Photo by Mae Ryan/KPCC
Egyptian Coptic Christians pray during a service at St. Mary of Egypt Coptic Orthodox Church in Newhall, Calif.,Â October 2011
At the beginning of this year, as the protests in Egypt that eventually led to the toppling of president Hosni Mubarak were heating up, there were many Coptic Christian Egyptians in Egypt and abroad who were apprehensive, less confident about what might happen in Mubarak's absence than the majority of those in the crowds rallying in Cairo's Tahrir Square.
As a religious minority in a majority-Muslim country, the Copts feared persecution. Now, eight months after Mubarak stepped down, anti-Copt violence has spread and is growing increasingly deadly. It took on new proportions last Sunday, during a protest by Copts in Cairo over the government's failure to investigate an attack on a church stemming by a permitting controversy.
Witnesses said military vehicles sped into the crowd, crushing protesters. Others were shot. Twenty-five people were killed and hundreds injured. The violence has cast a pall on the elation felt months ago by Egyptians at home and abroad. Egyptian immigrants in the United States, once glued to the television as they cheered what they hoped would be the end of the repression many fled, are becoming more accustomed lately to bad news from home.
Photo by Leslie Berestein Rojas/KPCC
Patrons watched Al Jazeera updates from Egypt last night at the Nubia Cafe in Anaheim, February 10, 2011
Last night, in one of the crowded hookah lounges that dot an Anaheim neighborhood known as Little Arabia, I came across a table of Egyptian immigrants tensely watching Al Jazeera via satellite, a group of friends grumbling over a shared smoke and many cups of hibiscus tea.
They were angry and frustrated, having hoped for a resignation announcement from Egyptian president Hosni Mubarak yesterday that turned, instead, into a declaration that he planned to stay in power. But not for long. This morning, those who had managed to sleep awoke to the news they had hoped for: Amid mounting protests, with hundreds of thousands crowding Cairo's Tahrir Square and unrest throughout Egypt, Mubarak finally resigned, ceding power to the military.
Since then, I've caught up with several of the same people I spoke with last night. Today is a new day, they said, and they are elated. For some, mixed in with the joy is a bit of fear of the unknown, magnified by distance as they watch the country they grew up in, and where many of their loved ones still live, begin the difficult transition toward what they hope will be genuine democracy.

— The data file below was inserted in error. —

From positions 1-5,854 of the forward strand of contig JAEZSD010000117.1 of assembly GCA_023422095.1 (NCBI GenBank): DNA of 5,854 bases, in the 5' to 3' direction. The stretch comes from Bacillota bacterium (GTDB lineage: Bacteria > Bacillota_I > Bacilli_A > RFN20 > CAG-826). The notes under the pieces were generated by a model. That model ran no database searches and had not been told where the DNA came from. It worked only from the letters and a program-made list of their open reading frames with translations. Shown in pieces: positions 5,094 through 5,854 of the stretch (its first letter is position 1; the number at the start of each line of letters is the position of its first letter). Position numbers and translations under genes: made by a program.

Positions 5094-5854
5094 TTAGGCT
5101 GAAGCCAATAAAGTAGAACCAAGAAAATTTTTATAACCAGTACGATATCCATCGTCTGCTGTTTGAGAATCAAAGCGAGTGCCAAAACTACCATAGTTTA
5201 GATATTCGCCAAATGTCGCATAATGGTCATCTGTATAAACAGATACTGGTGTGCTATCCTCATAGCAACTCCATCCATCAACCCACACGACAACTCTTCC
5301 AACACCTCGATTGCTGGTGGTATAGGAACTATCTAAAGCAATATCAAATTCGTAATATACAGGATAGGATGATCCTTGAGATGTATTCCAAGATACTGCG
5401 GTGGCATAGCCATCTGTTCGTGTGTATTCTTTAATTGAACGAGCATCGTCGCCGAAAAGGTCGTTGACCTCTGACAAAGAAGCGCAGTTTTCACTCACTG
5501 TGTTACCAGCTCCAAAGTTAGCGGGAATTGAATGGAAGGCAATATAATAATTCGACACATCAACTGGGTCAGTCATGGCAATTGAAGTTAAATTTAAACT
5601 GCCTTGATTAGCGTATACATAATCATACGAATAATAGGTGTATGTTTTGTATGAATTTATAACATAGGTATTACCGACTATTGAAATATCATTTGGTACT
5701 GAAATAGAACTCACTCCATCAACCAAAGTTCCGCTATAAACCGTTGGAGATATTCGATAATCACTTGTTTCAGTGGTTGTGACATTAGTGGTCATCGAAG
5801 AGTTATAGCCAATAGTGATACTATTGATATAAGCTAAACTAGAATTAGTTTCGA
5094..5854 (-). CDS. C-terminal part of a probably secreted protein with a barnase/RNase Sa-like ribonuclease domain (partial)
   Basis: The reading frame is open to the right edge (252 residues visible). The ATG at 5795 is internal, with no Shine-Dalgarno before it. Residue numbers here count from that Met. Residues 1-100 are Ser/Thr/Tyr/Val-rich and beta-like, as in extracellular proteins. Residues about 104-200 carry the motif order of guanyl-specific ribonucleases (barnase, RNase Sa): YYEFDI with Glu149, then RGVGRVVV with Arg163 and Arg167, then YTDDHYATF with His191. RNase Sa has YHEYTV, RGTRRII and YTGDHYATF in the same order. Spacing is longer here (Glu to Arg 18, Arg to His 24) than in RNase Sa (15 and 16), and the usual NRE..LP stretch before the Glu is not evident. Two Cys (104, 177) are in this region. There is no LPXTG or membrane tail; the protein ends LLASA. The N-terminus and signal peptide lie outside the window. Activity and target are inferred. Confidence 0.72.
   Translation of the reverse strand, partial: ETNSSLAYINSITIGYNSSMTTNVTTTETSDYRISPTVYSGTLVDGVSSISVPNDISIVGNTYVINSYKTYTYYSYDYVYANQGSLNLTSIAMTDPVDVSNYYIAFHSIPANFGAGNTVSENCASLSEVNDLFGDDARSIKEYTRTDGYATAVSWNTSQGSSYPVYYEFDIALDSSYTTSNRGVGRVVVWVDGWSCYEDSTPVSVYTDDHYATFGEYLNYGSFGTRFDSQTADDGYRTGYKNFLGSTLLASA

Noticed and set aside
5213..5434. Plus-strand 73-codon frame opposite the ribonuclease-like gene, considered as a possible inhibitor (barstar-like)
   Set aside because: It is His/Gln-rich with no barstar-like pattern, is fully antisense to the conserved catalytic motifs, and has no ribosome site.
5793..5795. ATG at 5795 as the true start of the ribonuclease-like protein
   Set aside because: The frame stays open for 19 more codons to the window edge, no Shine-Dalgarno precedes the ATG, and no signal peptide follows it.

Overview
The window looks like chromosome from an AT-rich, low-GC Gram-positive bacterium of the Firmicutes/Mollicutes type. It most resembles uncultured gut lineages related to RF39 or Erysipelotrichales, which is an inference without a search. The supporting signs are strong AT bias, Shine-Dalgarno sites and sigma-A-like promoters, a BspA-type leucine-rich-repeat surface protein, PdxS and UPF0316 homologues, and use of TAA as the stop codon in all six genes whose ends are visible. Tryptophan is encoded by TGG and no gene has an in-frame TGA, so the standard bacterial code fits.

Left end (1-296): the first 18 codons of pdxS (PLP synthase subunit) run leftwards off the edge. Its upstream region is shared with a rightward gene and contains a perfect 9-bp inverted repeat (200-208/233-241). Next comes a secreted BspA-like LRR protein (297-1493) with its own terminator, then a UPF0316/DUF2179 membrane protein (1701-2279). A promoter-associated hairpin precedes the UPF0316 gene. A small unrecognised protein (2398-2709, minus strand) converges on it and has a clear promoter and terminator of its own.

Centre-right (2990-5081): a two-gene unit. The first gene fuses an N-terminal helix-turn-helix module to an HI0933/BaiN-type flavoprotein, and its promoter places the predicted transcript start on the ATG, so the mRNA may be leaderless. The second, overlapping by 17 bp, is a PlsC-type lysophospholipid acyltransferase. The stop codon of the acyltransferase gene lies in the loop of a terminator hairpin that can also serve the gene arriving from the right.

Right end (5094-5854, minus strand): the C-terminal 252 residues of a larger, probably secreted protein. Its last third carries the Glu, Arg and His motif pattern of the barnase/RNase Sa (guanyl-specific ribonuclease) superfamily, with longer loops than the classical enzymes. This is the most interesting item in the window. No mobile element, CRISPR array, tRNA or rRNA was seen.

Photo by Shirley Jahad/KPCC
Mohamad Said celebrates outside a bakery on Brookhurst Avenue in Anaheim, a stretch dubbed the "Gaza Strip" for its many businesses catering to Middle Eastern immigrants. February 11, 2011
Said, 28, told KPCC reporter Shirley Jahad this morning that his family was in Cairo's Tahrir Square, and that "the biggest flag of Egypt is in his heart."
Photo by Asim Bharwani/Flickr (Creative Commons)
Since news broke earlier this morning of Egyptian president Hosni Mubarak's resignation after 18 days of protests that have spread around the country, people have been posting comments on the many Facebook pages that have sprung up in support of the demonstrators.
Here are just a few:
D-Nitikka Hoyer: The people did it they stayed strong even when told to leave always stand on truth
From I Support the Egyptian People:
Rosa Saied: MABRUK MASR!!!!!! IM SO HAPPY FOR ALL THE PEOPLE THERE.. BYE BYE MUBARAK UR TIME IS DONE NOW.
Aatish Shah: MUBARAK OUT, ARMY IN !! Chearzzz Hoodies (:
From Support the Egyptian People and Democracy in Egypt:
Mohamed Ahmed Abdallah: can't believe it ...congrats Egypt .. it's time to shine .. it's time for change ..it's time for real democracy ..it's your time now ....we finally made it !!! Husny mubarak down !!
Seseme Ali: thank you tunisia thank you khaled saeid thank you wael ghoneem and group than you aljazeera from the heart thank you honest people from the whole world thanks god!!!!!!
KPCC interns Cecilia Gregoriades and Faun Kime went out last weekend and spoke with a couple of younger Egyptian Americans, including a young woman from a half-Egyptian family who still identified closely with anti-government protesters in Egypt. Like their parents, these young people are closely monitoring the crisis from here.
The unrest in Cairo and elsewhere is well into its third week, with tension escalating between the protesters calling for democratic reforms and the Egyptian military. There have also been clashes between anti-government protesters and those who support president Hosni Mubarak, a close ally of the United States who has ruled for 30 years and is considered a dictator by many. According to Human Rights Watch, at least 297 people are known to have died in the violence.